May 4, 2014
President Obama likes to pontificate about being on the “right side of history” and rhetorically clobber those who are on the “wrong side of history”. Debating Mitt Romney in the 2012 presidential election and defending his own record, Obama said, “… they can say that the president of the United States and the United States of America has stood on the right side of history.” On numerous occasions, President Obama has invoked the moral commanding heights of “the right side of history” to proclaim American exceptionalism in the field of human rights. When Iranian protesters went into the streets in 2009, he proclaimed, “Those who stand up for justice are always on the right side of history.” At the UN General Assembly a couple of years later, Obama rhetorically asked, “Who in this hall can argue that the future belongs to those who seek to repress that spirit [of change] rather than those who seek to liberate it? I know what side of history I want the United States of America to be on.” Right side?!?
President Obama likes to hector those who are not on the right side of history. Vladimir Putin is on the “wrong side of history” for annexing Crimea and supporting Syrian dictator Bashir Al-Assad. Assad himself is on the wrong side of history for visiting absolute misery on his people. All of the Arab dictators in the Middle East were briefly on the wrong side of history until President Obama absolved them of their transgressions; and arguably on the right side of history today. The U.S. never wavers from the straight and narrow path of the right side of history. “We’re on the right side of history now throughout the Middle East, because we believe in preventing innocents from getting slaughtered, and we believe in human rights for all people,” declared President Obama. As the protests faded in the streets of the Arab capitals, Obama switched sides in a heartbeat and joined the Arab dictators on the wrong-right side of history. Last week, Obama partially lifted the suspended U.S. military aid program following the military coup in Egypt last year by releasing half the annual U.S. aid package and authorizing the delivery of a dozen Apache helicopters considered to be the “world’s most powerful attack helicopters”. As the Obama Administration publicly announced resumption of its business as usual with Egypt, the Egyptian military sentenced 683 alleged supporters of the Muslim Brotherhood to death in kangaroo court proceedings. Is Obama on the right side of history or the wrong-rightside of history?!
There is something humorously ironic about the fetish of the metaphor of “history”. Marx declared in his Manifesto, “The history of all hitherto existing society is the history of class struggles.” Hegel argued the “course of history” is irreversible. Mahatma Gandhi disagreed. “A small body of determined spirits fired by an unquenchable faith in their mission can alter the course of history.” Will Durant instructed, “If we do not learn from the mistakes of history, we are doomed to repeat them.” For Napoleon “history is but a fable agreed upon.” Regardless, Napoleon and all other dictators who came after him were eventually swept into the “dustbin of history” where they will spend the rest of eternity.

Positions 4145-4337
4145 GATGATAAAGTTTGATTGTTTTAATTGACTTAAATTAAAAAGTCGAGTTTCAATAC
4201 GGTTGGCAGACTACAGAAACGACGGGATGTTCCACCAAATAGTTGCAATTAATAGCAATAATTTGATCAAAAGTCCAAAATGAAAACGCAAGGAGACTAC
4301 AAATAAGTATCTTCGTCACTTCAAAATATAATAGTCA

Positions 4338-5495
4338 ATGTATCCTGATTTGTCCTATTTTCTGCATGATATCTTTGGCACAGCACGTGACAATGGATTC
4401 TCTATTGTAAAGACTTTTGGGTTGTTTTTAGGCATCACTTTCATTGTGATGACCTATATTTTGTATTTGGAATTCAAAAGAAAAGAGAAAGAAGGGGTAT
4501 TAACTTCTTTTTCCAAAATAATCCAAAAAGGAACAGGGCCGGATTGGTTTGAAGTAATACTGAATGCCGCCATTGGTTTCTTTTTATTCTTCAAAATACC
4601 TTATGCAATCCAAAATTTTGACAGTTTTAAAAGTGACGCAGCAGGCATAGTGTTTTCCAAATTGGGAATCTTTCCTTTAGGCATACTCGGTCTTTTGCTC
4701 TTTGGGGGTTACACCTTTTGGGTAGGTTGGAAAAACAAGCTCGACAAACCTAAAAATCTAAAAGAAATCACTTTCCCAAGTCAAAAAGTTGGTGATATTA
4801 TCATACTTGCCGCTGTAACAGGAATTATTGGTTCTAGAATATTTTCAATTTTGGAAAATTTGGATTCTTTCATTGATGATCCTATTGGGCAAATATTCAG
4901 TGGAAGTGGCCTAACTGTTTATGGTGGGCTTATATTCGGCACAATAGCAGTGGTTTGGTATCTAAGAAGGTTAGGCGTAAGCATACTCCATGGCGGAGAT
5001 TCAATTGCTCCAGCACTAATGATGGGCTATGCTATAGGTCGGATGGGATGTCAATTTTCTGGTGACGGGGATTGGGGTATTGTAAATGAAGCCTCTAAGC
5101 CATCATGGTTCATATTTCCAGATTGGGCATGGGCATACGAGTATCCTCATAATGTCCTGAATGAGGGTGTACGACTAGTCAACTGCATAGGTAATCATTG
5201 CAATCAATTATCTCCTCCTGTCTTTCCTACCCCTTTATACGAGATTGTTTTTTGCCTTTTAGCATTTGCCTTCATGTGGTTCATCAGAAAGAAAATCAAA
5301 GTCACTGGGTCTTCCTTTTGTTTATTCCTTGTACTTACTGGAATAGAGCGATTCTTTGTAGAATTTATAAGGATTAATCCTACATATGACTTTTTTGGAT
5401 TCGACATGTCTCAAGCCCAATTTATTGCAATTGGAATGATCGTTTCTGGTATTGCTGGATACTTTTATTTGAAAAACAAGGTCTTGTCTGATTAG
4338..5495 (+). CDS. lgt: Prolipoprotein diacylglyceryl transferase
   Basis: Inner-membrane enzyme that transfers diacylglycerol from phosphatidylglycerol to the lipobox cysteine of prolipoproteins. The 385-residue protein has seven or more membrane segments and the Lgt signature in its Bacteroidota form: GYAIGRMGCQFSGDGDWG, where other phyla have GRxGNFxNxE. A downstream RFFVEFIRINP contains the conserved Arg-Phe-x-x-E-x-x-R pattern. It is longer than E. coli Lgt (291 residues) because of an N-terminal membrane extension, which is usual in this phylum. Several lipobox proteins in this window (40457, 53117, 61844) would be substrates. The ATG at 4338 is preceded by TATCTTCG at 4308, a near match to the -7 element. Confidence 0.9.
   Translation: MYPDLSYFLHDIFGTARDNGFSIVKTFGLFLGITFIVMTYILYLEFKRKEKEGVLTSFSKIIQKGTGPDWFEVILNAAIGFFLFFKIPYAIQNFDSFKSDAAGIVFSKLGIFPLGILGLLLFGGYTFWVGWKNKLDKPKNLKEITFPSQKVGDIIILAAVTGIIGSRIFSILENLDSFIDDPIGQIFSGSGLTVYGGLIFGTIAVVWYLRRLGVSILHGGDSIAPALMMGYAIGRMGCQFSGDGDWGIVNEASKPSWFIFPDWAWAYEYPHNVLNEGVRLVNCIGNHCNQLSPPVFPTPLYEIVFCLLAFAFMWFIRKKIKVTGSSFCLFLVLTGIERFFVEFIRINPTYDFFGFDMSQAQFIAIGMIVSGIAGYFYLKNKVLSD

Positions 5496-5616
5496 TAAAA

When President Obama visited Accra, Ghana in 2009, he intimated that there were two types of Africans and that “History is on the side of brave Africans”. His message to the brave Africans was inspiring, upbeat and passionate. “…You have the power to hold your leaders accountable, and to build institutions that serve the people. You can conquer disease, end conflicts, and make change from the bottom up. You can do that. Yes you can. Because in this moment, history is on the move.” He emphatically warned the dastardly African dictators, “…Make no mistake: history is on the side of these brave Africans, and not with those who use coups or change Constitutions to stay in power. Africa doesn’t need strongmen, it needs strong institutions… [G]overnments that respect the will of their own people are more prosperous, more stable, and more successful…”
In June 2013, I wrote a commentary entitled, “Kerry-ing on with African Dictators”. It was about American “diplocrats” and “diplocrisy”, (neologisms I was compelled to create to describe the attitudes, actions and behavior of forked-tongue practitioners of U.S. human rights diplomacy by hypocrisy). In that commentary, I predicted Kerry would downplay and soft-pedal human rights in Ethiopia and Africa in general during his tenure as Secretary of State. There would be a “Skerry U.S. human rights policy in Africa” without a “meaningful shift in U.S. human rights policy in Ethiopia.” I predicted that under Kerry, in much the same way as Hilary Clinton, human rights in Ethiopia and Africa will be sacrificed at the altar of political convenience and the “global war on terror.” The Obama Administration has indeed turned a blind eye, plugged its ears and pursed its lips in the face of crushing restrictions on civil society, theft of elections, repression of dissent and opposition politics, suppression of free expression, press and the Internet and the metastasis of corruption in Ethiopia. Obama’s Africa policy agenda today does not include human rights.